Brouwer, Adrian

, a celebrated painter, according to some, was born at Oudenarde, in Flanders, or according to others, at Haerlem, in Holland, in 1608. His parents were of the poorer sort. His mother sold to the country people bonnets and handkerchiefs, on which Adrian, when almost in infancy, used to paint flowers and birds, and while thus employed, was discovered by Francis Hals, an eminent artist, who, charmed with the ease and taste he displayed in his art, proposed to take him as an apprentice, and Brouwer did not long hesitate about accepting such an dffer. His master soon discovered his superior talents, and separated him from his companions, that he might profit the better by him, locked him up in a garret, and compelled him to work, while he nearly starved him, but some pieces he painted by stealth, which probably irritated his jailor to be more watchful of him. By the advice, however, of Adrian Van Ostade, one of his companions, he contrived to make his escape, and took refuge in a church. There, almost naked, and not knowing where to go, he was recognised by some person, who brought him back to his master, and by means of a suit of clothes and some caresses, effected a temporary reconciliation; but being again subjected to the same mercenary and tyrannical usage, he made his escape a second time, and went to Amsterdam, where he had the happiness to find that his name was well known, and that his works bore a great price. A picture dealer with whom he lodged, gave him an hundred ducatoons for a painting representing gamesters, admirably executed, which Brouwer, who had never possessed so much money, spent in a tavern in the course of ten days. He then returned to his employer, and when asked what he had done with his money, answered that he had got rid of it, that he might be more at leisure; and this unfortunate propensity to alternate work and extravagance marked the whole of his future life, and involved him in many ridiculous adventures and embarrassments unworthy of a man of genius. As | soon as ‘he had finished any piece, he offered it for sale; and if it did not produce a stipulated price, he burnt it, and began another with greater care. Possessing a vein of low humour, and engaging, both sober and drunk, in many droll adventures, he removed from Amsterdam to Antwerp, where he was arrested as a spy, and committed to prison. This circumstance introduced him to an acquaintance with the duke d’Aremberg, who, having observed his genius, by some slight sketches drawn with black lead while in custody, requested Rubens to furnish him with materials for painting. Brouwer chose for his subject a groupe of soldiers playing at cards in a corner of the prison; and when the picture was finished, the duke himself was astonished, and Rubens, when he saw it, offered for it the sum of 600 guilders. The duke, however, retained it, and gave the painter a much larger sum. Upon this, Rubens procured his release, and received him into his house; but, uninfluenced by gratitude to his benefactor, he stole away, and returned to the scenes of low debauch, to which he had been formerly accustomed. Being reduced to the necessity of flying from justice, he took refuge in France; and, having wandered through several towns, he was at length constrained by indigence to return to Antwerp, where he was taken ill, and obliged to seek relief in an hospital; and in this asylum of self-procured poverty and distress he died in his 32d year. Rubens lamented his death, and procured for him an honourable interment in the church of the Carmelites.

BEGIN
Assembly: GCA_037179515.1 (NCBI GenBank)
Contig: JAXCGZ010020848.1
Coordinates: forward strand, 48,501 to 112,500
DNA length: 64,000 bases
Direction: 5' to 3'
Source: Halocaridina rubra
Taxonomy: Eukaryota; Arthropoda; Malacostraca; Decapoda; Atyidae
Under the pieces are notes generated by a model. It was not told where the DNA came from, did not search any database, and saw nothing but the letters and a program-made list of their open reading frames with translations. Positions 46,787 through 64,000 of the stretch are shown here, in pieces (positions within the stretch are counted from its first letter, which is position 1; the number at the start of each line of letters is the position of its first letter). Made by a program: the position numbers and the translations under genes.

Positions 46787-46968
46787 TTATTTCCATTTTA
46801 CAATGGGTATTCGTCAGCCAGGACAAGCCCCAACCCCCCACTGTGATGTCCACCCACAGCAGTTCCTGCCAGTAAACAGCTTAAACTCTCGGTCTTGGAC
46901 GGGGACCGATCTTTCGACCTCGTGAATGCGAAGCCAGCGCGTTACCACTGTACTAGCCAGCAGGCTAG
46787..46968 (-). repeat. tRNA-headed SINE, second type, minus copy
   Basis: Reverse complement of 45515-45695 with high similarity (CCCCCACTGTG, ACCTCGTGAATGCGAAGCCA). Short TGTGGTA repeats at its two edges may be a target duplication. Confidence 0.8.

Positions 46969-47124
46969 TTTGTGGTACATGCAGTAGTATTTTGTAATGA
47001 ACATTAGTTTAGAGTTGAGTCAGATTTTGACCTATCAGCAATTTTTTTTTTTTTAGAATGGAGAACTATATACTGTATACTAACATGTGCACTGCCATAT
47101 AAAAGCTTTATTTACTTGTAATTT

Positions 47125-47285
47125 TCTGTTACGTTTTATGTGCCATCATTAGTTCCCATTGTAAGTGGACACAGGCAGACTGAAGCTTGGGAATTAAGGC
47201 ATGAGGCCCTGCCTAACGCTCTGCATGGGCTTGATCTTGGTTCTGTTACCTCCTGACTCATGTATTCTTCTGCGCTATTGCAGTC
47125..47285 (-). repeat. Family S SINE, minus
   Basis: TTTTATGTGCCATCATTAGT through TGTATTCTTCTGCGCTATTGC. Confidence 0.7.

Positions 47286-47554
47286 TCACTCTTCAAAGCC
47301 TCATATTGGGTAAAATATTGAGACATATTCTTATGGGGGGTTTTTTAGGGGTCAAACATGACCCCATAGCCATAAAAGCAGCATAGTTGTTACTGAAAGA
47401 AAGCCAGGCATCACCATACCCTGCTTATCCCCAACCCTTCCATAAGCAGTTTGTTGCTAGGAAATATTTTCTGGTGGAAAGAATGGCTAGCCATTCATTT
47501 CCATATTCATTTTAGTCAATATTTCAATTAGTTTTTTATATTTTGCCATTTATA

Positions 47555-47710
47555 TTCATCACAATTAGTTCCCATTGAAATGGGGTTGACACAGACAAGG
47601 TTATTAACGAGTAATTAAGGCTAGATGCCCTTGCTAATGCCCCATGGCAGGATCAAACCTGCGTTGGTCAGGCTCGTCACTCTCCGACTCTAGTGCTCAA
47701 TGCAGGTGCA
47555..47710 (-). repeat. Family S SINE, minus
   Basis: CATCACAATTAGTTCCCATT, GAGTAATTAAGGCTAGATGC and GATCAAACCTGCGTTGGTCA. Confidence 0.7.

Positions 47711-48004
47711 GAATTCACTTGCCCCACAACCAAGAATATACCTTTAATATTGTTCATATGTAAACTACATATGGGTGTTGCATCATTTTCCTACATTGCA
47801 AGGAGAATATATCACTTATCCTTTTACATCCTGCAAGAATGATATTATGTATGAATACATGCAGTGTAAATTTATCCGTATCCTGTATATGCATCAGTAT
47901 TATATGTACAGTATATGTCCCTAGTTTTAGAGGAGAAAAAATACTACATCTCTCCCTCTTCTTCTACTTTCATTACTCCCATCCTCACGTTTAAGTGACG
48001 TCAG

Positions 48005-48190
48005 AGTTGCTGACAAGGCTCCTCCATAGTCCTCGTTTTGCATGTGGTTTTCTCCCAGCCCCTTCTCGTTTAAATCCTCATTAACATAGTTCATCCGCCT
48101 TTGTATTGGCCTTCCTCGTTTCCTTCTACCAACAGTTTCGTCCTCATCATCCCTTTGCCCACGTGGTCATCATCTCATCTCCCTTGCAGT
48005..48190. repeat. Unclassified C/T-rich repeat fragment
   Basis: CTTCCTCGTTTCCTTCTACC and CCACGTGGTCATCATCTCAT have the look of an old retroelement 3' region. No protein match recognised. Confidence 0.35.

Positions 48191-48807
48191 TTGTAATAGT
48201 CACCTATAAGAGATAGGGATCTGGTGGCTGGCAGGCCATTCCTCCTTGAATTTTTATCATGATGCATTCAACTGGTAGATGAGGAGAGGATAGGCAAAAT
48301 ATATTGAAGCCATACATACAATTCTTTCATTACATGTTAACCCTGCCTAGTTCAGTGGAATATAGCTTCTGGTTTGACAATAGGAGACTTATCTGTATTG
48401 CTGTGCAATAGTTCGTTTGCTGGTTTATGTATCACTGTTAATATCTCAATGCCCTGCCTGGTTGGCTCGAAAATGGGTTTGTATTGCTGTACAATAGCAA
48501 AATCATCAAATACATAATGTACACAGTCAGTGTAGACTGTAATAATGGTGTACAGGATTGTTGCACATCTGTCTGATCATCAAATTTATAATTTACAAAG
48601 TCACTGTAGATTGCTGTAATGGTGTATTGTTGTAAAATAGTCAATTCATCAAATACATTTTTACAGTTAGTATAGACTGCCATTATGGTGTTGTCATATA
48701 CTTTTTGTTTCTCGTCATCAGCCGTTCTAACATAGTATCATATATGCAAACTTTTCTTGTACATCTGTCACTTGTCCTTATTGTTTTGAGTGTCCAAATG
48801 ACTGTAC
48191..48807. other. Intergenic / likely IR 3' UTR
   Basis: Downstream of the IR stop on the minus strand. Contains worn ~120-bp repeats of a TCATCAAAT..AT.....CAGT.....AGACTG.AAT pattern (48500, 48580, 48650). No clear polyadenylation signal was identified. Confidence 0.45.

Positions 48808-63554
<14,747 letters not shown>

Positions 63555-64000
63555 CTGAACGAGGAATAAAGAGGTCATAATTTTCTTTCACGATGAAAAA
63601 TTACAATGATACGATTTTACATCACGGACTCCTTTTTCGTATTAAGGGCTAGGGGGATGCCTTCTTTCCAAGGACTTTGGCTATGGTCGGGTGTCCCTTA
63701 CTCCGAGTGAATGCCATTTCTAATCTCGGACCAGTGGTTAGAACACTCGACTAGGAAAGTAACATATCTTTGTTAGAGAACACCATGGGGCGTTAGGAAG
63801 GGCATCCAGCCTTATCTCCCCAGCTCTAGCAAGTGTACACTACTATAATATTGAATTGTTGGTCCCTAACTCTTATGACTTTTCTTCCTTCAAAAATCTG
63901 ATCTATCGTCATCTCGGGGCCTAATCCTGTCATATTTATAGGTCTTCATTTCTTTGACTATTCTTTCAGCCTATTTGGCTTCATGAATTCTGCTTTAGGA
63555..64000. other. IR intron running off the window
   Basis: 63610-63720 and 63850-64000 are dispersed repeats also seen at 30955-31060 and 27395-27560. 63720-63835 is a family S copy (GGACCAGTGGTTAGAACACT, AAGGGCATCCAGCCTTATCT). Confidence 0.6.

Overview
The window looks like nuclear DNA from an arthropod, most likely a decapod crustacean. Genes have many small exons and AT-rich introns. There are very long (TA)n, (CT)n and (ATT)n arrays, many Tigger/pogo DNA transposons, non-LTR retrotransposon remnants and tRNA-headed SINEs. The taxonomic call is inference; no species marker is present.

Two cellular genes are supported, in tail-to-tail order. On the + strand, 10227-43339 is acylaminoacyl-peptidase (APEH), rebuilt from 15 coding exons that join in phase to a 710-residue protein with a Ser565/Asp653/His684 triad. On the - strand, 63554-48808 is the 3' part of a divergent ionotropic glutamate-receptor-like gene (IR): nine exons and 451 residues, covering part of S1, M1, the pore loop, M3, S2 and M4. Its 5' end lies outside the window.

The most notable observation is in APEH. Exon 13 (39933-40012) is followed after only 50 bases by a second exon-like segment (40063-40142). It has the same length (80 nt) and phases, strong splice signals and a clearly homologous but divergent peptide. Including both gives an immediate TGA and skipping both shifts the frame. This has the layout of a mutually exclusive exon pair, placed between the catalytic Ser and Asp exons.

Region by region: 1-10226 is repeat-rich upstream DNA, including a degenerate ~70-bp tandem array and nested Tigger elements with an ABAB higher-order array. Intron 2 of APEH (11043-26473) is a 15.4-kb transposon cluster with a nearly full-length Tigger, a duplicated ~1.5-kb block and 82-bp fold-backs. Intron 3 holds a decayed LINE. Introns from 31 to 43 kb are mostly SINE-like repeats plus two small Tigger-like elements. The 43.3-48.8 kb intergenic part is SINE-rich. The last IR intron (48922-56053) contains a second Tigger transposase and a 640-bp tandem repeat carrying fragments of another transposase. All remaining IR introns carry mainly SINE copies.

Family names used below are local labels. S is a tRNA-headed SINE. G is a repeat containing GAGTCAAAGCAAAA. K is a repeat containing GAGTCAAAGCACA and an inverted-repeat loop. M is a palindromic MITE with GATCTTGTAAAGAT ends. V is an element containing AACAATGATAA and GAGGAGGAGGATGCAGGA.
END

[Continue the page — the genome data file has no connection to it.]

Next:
Such were the talents of Brouwer, that, in the course of a dissipated life, he attained to distinguished excellence in the style of painting which he adopted. His subjects were taken from low life, and copied after nature; such as droll conversations, feasts, taverns, drunken quarrels, boors playing and disputing at cards, or surgeons dressing the wounded. His expression, however, is so lively and characteristic; the management of his colours so surprising; and truth was united with exquisite high finishing, correctness of drawing, and wonderful transparence, to such a degree, that his paintings are more valuable, and afford higher prices, than many works of the most eminent masters. Some of his best works are found at Dusseldorp. His drawings are dispersed in the various cabinets of Europe, Several of his designs have been engraved; and we have some few etchings by himself of subjects usually | represented in his pictures, which are signed with the initials of his name, H. B.; Adrian being spelled with an H.1


Argenville, vol. III.—Descamps, vol. II.—Pilkington.—Strutt.